American Gods season 3, episode 1 recap – “A Winter’s Tale” wrap up warm

January 10, 2021
Jonathon Wilson 0
Weekly TV
4

Summary

“A Winter’s Tale” is as thematically relevant now as it’s ever going to be, bringing American Gods back to our screens just in time to ask us if there’s anything left worth believing in.

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4

Summary

“A Winter’s Tale” is as thematically relevant now as it’s ever going to be, bringing American Gods back to our screens just in time to ask us if there’s anything left worth believing in.

This recap of American Gods season 3, episode 1, “A Winter’s Tale”, contains spoilers.


There’s something to be said for a show quite unlike any other, and American Gods has always qualified. It still qualifies as of “A Winter’s Tale”, the third season premiere, which arrives in the wastelands of January but also right on time considering what it has to say about the current state of American media and demagoguery. It has wildly deviated from the source material at this point, for better and worse, but it also remains one of the most visually fascinating and thematically relevant shows airing right now. So, swings and roundabouts, in other words.

This opening episode, despite sparing some time for Laura’s efforts to try and revive Mad Sweeney and Technical Boy trying to convince Bilquis to join their side in the upcoming war at the urging of now-Ms. World, is very heavily focused on Shadow, found lying low under the alias of Mike Ainsel, and Mr. Wednesday, who’s on a tour of the U.S. in an effort to recruit all of his old acquaintances, almost all of whom hate him. “A Winter’s Tale” actually opens at a metal concert during which Mr. Wednesday, aka Odin, aka All-Father, aka Ian McShane, is given all the attention of a headlining act – exactly the kind of attention he thrives on, obviously.

Shadow, meanwhile, has grown his hair and beard out, though still looks implausibly handsome, which doesn’t go unremarked upon. But his seemingly cushy new life of factory work obviously has a short shelf life, which becomes clear when a potential promotion is threatened by an FBI background check and an old woman speaks to him almost immediately afterward with the voice of Mr. Wednesday. Next thing anyone knows, Wednesday himself is there, and with his options rather limited, Shadow has no choice but to join his father on an RV tour, much to his annoyance.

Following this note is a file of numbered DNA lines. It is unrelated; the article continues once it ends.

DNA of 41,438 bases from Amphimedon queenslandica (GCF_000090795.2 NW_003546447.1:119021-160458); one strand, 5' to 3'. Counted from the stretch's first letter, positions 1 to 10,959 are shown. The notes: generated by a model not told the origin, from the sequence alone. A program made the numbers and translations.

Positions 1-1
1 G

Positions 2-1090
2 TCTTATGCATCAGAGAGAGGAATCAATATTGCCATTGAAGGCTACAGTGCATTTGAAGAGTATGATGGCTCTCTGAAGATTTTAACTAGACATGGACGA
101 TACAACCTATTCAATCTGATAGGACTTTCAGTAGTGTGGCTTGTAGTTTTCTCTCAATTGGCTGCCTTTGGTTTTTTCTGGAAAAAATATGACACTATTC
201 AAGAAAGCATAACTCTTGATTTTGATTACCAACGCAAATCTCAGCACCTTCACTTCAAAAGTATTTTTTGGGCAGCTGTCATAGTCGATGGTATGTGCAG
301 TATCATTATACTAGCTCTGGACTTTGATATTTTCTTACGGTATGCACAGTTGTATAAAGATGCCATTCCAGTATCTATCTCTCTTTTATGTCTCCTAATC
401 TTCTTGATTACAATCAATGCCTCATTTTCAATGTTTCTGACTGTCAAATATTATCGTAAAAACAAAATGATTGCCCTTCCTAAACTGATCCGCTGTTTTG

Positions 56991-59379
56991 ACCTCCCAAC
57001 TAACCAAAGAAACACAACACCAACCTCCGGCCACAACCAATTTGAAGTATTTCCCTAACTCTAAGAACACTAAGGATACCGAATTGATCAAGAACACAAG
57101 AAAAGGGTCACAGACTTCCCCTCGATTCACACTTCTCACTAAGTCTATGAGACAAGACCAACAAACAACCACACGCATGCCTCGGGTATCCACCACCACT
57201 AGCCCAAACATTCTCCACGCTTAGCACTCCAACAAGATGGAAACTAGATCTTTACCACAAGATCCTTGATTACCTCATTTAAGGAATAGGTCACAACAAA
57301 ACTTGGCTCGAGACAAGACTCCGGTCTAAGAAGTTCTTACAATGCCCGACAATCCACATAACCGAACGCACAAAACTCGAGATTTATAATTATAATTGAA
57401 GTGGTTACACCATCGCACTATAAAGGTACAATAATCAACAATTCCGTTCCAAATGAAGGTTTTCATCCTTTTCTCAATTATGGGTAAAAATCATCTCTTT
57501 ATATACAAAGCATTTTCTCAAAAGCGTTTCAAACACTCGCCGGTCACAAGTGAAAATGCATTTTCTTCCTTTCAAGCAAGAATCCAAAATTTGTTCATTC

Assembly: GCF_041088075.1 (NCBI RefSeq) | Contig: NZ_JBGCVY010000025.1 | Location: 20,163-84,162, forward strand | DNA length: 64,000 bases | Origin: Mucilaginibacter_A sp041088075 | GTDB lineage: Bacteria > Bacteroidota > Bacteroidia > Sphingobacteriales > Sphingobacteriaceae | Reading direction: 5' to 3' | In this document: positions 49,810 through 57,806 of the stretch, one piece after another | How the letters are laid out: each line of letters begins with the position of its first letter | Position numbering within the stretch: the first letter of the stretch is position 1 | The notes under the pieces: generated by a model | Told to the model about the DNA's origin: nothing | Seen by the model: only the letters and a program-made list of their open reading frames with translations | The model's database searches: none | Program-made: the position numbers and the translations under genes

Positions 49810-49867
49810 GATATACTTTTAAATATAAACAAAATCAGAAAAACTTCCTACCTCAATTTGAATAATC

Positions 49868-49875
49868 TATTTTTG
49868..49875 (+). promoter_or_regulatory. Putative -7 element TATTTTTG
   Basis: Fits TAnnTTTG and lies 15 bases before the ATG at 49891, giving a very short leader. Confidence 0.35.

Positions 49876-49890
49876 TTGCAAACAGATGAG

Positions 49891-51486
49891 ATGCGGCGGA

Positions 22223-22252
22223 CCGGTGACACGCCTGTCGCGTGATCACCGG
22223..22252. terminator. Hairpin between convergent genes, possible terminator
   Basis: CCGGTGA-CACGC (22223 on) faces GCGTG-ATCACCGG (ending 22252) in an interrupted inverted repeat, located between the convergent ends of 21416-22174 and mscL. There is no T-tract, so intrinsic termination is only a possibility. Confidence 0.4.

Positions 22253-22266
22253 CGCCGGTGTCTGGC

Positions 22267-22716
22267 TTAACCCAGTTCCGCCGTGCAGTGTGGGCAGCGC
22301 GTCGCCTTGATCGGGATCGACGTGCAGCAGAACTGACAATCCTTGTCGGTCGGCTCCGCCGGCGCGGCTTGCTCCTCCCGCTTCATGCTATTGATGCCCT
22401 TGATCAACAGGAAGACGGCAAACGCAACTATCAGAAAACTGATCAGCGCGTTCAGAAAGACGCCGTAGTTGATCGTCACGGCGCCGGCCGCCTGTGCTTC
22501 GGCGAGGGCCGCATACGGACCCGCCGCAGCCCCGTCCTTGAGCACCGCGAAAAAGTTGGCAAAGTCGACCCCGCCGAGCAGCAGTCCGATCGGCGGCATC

The first stop on the tour is the domain of Wisakedjak, a Native American God who, all together now, can’t stand Mr. Wednesday but has some words for Shadow about his inevitable destiny. It’s all very ambiguous, of course, but that’s what you get when you commune with smoky spirits. A running gag in American Gods season 3, episode 1 is nonetheless the inevitability of Shadow’s destiny, with fate conspiring to funnel him along one very narrow path after another, forcing him to consider the fact that his free will is simply another illusion. For instance, a sharp turn away from a roadblock set up my Mr. Road lands Mr. Wednesday and Shadow right on Wisakedjak’s doorstep, and they step out just in time for Wednesday’s fiancé, Cordelia, to pick them up. They’re heading to Utah to hook up with another of Wednesday’s old mates, which Shadow wants no part of, and he also isn’t keen on venturing to the prearranged hideout spot of Lakeside, Wisconsin. Wednesday and Cordelia agree to drop him off at the nearest bus station, where he learns that the only bus that hasn’t been canceled is the one to Lakeside, and the keys to the apartment that has been rented for him there have conveniently found their way into his belongings. See? It’s fate!

Notes:

  • Laura’s efforts to try and revive Mad Sweeney end on an ambiguous note for both when she attempts to use the coin inside her to do the deed, causing her to deteriorate into dust. I’m sure we’ll see more of both, but “A Winter’s Tale” is deliberately vague about it.
  • Ms. World smashing in the head of one of her automaton acolytes with a baseball bat while blood is swiped all over a static-y television screen displaying the American flag is quite a metaphor, isn’t it?
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